With the promise of faster speeds, greater capacity, reliability and flexibility, 5G has arrived with a purpose, and with it, comes a wealth of opportunities for businesses to develop and grow.
According to a study from Qualcomm, 5G could underpin up to £9.3 trillion worth of goods and services in industries such as retail, healthcare, education, transportation, entertainment and more by 2035. To support this, a report from PSB Research found that 91% of its respondents foresee new products and services on the horizon, that haven’t been invented yet.
Expectations are high. Whilst the development of Wi-Fi has enabled businesses to become more flexible, it is not always the most convenient and reliable source, and for some industries, it is not always compatible with the environment it needs to work in.
In addition to being much faster, 5G is set to open a number of new use cases for mobile data, exploring the possibility of new products and services and ultimately, increasing productivity across a range of industries, along the way.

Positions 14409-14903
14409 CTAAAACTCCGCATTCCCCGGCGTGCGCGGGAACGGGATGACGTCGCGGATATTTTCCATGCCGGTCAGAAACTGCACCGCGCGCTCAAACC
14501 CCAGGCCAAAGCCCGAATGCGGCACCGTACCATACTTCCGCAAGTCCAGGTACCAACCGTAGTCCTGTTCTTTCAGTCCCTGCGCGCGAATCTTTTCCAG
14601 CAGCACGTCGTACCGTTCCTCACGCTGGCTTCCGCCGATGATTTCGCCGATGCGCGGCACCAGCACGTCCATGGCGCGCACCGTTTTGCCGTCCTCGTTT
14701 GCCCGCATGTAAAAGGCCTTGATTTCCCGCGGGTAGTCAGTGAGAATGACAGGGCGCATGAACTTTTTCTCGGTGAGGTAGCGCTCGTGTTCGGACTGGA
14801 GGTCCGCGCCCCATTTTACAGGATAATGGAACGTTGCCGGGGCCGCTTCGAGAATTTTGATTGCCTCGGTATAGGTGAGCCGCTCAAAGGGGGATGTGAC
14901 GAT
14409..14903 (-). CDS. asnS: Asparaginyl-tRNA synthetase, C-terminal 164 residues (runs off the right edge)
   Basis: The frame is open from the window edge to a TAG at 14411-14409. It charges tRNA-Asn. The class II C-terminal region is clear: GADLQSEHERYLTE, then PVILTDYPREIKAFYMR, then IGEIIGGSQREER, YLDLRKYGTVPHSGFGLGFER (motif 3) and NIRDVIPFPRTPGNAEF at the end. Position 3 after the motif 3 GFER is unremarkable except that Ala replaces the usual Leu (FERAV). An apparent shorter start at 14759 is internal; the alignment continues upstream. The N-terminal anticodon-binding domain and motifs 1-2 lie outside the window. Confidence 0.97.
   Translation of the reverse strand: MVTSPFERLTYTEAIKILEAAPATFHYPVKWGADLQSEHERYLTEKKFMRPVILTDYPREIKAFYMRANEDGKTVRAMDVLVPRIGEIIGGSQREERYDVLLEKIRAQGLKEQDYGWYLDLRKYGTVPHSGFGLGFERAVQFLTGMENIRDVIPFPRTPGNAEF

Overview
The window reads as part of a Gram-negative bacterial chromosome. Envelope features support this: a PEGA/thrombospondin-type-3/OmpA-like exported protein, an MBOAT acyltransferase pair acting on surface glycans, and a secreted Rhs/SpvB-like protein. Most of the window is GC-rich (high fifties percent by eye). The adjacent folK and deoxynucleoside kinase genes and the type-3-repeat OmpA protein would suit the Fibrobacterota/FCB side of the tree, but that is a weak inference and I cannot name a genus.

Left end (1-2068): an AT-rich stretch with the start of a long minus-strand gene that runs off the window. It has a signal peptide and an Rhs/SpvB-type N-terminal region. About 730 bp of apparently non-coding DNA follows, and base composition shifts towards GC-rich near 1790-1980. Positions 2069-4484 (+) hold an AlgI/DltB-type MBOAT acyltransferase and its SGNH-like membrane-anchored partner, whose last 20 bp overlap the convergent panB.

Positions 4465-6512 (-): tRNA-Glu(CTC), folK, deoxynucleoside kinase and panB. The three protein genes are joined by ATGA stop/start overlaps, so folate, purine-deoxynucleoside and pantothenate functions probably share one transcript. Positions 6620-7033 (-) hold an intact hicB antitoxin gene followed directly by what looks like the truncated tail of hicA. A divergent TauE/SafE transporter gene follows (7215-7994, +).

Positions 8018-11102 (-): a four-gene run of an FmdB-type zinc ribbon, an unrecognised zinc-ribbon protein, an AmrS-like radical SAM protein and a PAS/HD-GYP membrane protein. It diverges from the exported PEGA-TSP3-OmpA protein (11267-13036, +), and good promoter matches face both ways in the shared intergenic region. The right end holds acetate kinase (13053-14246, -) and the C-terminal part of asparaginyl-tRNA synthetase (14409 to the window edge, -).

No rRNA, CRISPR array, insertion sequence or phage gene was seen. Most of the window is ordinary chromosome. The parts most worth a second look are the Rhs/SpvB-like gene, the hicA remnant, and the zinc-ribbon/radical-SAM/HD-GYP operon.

5G will feature highly across healthcare with remote and robotic surgery developing quickly. However, on the ground, a forecast from O2 suggests that 5G will free up 1 million hours of GP time and represent up to £1.3 billion in productivity gains thanks to reduced workplace absence. The sector will also benefit from the low latency capabilities of 5G, particularly useful when communicating with patients – even those who live in the most rural of areas. This will allow limited healthcare resources to scale.
Automation will feature highly here. As an industry that is under pressure to constantly deliver products faster, creating smart factories will better manage resource, reduce costs and make processes more efficient, enabling companies to deliver their targets faster, and gain a competitive advantage as a result.
For motorists, 5G is likely to impact every element of owning a car, including the driving experience itself. Driverless cars used to be a matter of fiction but 5G is making this a reality. For those commuting on trains, Matt Hancock, Minister for Digital, has claimed that each train in the UK should expect to reach speeds of 1 Gigabit Per Second. Ideas such as this will mean many people can expect to work as they travel – regardless of mode of transport.
As for telecommunications, the growing demand and capabilities of 5G will mean that many network operators will have to address use cases beyond mobile capacity, including developing ways in which networks can handle diverse connectivity and service requirements.